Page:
I mean really, who wouldn’t want to hate us. We’re bold, beautiful and walk around with an “S” on our chest. But has our confident language and lioness manes produced an unwritten, yet very visible “No Trespassing” sign outside our lavish community gates?
Many times when you are in the “in” crowd you can’t see any harm in what you’re doing.
You go through the day hanging out with your friends and label the motives of those against you with one word “HATERS.” We figure “you hate me cause you ain’t me.” The question is: Is the natural hair community any different?
We are the current “cool” kids in the Black online community. Us along with the celebrity gossip/fashion sites. The difference being our community is soley built on top of a foundation of love — the love of natural hair, the love of spreading knowledge and for many of us the newly found self-love. Yet, in this on and off-line community of organic love some people don’t feel welcome and you know who I’m talking about. The relaxed sista. She just can’t seem to feel relaxed in some of our presence. She feels that we have created a community that speaks down to the personal choice they have made to wear their hair straight.
I remember being in middle school and writing a poem about black love. All the white kids started calling me racist and I couldn’t understand why. Because I believed back then as I believe today that preaching black love is not simultaneous to preaching white hate. And I believe this principle can be carried over into the natural black hair community. Preaching natural hair love is not preaching relaxed hair hate.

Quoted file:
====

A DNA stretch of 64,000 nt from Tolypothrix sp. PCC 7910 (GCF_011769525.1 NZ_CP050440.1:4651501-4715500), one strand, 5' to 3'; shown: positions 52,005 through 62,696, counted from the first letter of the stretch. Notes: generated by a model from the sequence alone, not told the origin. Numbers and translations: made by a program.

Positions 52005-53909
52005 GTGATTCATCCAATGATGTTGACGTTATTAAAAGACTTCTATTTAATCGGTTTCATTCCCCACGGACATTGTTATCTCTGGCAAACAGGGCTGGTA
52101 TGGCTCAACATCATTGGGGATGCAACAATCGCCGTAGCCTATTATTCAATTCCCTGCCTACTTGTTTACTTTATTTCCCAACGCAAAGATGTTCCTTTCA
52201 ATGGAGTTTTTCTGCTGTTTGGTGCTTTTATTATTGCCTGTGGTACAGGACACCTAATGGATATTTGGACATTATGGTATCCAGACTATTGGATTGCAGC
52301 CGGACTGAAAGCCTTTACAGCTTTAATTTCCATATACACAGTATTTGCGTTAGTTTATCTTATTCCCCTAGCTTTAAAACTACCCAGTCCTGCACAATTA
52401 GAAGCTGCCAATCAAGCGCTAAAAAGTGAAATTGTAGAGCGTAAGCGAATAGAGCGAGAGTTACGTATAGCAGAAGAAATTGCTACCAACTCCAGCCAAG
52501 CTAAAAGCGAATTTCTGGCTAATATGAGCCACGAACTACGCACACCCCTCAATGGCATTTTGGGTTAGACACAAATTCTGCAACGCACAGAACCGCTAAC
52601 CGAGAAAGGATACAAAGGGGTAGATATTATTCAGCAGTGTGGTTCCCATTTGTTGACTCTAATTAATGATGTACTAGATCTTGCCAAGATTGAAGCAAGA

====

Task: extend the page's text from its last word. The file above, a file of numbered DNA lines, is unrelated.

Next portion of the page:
But how do we explain this to our relaxed hair sista, because its imperative that she be informed.
For years we have read in magazines and people have published numerous books about the hating community of Black women. They claimed we beat each other up with our insensitive words and “what the hell she starring at” eye language. But here in 2010 the natural hair community stands as a force rivaling these beliefs. On and offline we are calling each other beautiful. We are embracing our “natural hair.” We are building a community so strong and large that Big Brother himself has to take a gander at his reflection before trying to barge in and market us his products.
We have a good thing going here and we should let our relaxed sisters in on it. We can’t let them think we are putting them down for being in the same situation we were in a couple of years, months or days ago. So how do we do it? How do we allow all of our sistas to feel welcomed into this community of love? How do we invite them to partake in our conversations about the power of hair, because they have a voice too?
Do you think we should even care? Or just carry on as we were because we didn’t mean any harm?